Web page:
Gaucher Treatment Can Partly Correct Altered Cell Levels in Bone Marrow, Study Says

Gaucher Treatment Can Partly Correct Altered Cell Levels in Bone Marrow, Study Says
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People with Gaucher disease (GD) show high levels of antibody-making plasma cells in bone marrow areas rich in abnormal Gaucher cells, a study reports.

However, treatment with specific GD therapies can partly reverse these alterations.

The study, “Bone Marrow Plasma Cell Burden in Gaucher Disease Correlates with Local Macrophage Infiltration and May be Altered By Disease Treatment,” was presented at the recent 62nd American Society of Hematology Annual Meeting, held in Orlando.

GD is caused by mutations in the GBA gene. This leads to altered formation of the beta-glucocerebrosidase enzyme, which in turn results in the buildup of a lipid molecule called glucosylceramide in cells.

Immune cells called macrophages infiltrate the organs and take in the cells with abnormally accumulated glucosylceramide, then transforming into Gaucher cells and leading to GD symptoms.

Yet, the reason for the increased risk for plasma cell dyscrasia, such as multiple myeloma, in people with GD remains unknown. These disorders are characterized by the uncontrolled expansion of a type of white blood cell called plasma cells, which produce the antibodies that form the body’s immune defense.

In the study, investigators collected bone marrow samples from 11 previously untreated patients (21 to 86 years old) with type 1 GD (GD1), the most common form of the disease. All patients were followed at Karolinska University Hospital, in Sweden.

All but one patient carried at least one GBA gene copy with a N370S mutation, a common cause of GD. Four had had their spleens removed and six others had splenomegaly (enlarged spleen). Three patients had anemia, and 10 had thrombocytopenia, or abnormally low numbers of platelets. Also, 10 had elevated blood levels of ferritin, a protein that stores iron.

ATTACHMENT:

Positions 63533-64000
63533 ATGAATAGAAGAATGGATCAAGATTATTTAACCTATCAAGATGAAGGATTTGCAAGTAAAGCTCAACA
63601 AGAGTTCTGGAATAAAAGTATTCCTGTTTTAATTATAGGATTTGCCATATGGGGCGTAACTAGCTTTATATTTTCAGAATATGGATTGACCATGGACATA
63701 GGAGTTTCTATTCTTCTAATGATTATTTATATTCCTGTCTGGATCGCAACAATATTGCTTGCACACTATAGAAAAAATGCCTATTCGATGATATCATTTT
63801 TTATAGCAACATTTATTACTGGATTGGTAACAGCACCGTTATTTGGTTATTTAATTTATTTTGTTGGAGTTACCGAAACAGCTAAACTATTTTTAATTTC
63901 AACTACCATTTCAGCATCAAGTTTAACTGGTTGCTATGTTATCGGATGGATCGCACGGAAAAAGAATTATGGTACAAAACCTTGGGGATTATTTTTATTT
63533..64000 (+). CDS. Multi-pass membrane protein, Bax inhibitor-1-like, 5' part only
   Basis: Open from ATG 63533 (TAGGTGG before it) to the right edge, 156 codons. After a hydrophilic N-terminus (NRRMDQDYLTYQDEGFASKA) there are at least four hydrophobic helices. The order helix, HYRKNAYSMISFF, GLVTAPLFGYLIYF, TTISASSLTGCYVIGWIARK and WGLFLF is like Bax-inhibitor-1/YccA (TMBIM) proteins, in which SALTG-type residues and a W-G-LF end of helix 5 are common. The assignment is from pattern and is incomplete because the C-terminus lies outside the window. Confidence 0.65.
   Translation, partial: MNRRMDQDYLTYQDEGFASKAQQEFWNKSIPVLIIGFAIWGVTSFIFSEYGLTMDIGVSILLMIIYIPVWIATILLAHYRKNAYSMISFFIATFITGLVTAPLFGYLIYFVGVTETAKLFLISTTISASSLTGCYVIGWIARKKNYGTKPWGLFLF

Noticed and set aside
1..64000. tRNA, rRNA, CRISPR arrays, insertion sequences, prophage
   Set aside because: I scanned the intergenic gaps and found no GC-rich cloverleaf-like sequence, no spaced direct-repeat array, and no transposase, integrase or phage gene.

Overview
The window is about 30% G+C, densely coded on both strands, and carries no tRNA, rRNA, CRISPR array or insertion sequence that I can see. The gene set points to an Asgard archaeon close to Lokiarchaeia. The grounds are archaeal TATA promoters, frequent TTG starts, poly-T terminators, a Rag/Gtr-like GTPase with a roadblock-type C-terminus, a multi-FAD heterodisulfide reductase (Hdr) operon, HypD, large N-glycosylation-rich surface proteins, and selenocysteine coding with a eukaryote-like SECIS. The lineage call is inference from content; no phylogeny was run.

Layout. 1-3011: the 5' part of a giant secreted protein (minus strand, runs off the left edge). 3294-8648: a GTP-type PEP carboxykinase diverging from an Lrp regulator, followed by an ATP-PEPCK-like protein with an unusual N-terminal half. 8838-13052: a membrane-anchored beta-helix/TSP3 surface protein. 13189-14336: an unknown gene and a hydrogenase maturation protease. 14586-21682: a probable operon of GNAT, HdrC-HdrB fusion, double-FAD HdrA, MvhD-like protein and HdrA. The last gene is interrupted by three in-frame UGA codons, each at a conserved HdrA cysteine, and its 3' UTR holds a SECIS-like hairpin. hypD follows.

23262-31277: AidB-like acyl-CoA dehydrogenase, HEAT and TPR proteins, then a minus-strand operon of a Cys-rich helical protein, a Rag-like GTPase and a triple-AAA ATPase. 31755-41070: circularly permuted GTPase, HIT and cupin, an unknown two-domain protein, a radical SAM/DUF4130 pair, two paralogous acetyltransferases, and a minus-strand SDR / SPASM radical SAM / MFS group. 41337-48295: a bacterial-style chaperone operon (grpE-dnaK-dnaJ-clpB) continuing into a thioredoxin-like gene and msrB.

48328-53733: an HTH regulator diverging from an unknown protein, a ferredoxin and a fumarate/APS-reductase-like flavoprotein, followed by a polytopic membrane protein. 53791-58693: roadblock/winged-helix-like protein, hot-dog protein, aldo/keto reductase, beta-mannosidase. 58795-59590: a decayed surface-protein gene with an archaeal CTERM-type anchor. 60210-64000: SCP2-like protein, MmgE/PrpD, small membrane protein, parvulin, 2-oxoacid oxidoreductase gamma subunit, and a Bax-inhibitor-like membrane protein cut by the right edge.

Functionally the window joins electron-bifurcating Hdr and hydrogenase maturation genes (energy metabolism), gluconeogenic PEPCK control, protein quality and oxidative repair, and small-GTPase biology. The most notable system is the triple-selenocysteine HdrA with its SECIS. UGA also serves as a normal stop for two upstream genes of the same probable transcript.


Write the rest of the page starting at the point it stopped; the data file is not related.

Two patients tested positive for myeloma protein — an abnormal antibody fragment produced by proliferating plasma cells. Levels of antibodies (immunoglobulins) were increased in five patients and decreased in two.

Before treatment, plasma cells were more common in Gaucher cell-rich areas. In contrast, areas characterized by normal bone marrow tissue had significantly lower plasma cell infiltration. In one patient, who died shortly after the start of the study, the level of plasma cell infiltration level was consistent with myeloma.

After bone marrow sampling, 10 patients began disease-specific therapy, nine receiving enzyme replacement therapy and one treated with substrate reduction therapy.

Follow-up samples were obtained in five patients, 12 to 14 months from treatment onset. In four cases, plasma cell levels decreased in Gaucher cell-rich areas, but increased in areas with dominant normal bone marrow.

“Bone marrow in GD1 demonstrates increased plasma cell density, particularly in areas affected by the disease. This phenomenon seems to be at least partly modified by disease specific therapy, albeit at a slow pace,” the scientists wrote.

Alberto Molano was born in Bogotá, Colombia. He studied medicine at Universidad del Rosario and obtained a Ph.D. in Immunology from Weill Cornell Graduate School of Medical Sciences in New York. He conducted research and authored or co-authored twenty publications on molecular and cellular immunology, autoimmunity, immunology of aging and parasite immunology.
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José is a science news writer with a PhD in Neuroscience from Universidade of Porto, in Portugal. He has also studied Biochemistry at Universidade do Porto and was a postdoctoral associate at Weill Cornell Medicine, in New York, and at The University of Western Ontario in London, Ontario, Canada. His work has ranged from the association of central cardiovascular and pain control to the neurobiological basis of hypertension, and the molecular pathways driving Alzheimer’s disease.
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Alberto Molano was born in Bogotá, Colombia. He studied medicine at Universidad del Rosario and obtained a Ph.D. in Immunology from Weill Cornell Graduate School of Medical Sciences in New York. He conducted research and authored or co-authored twenty publications on molecular and cellular immunology, autoimmunity, immunology of aging and parasite immunology.

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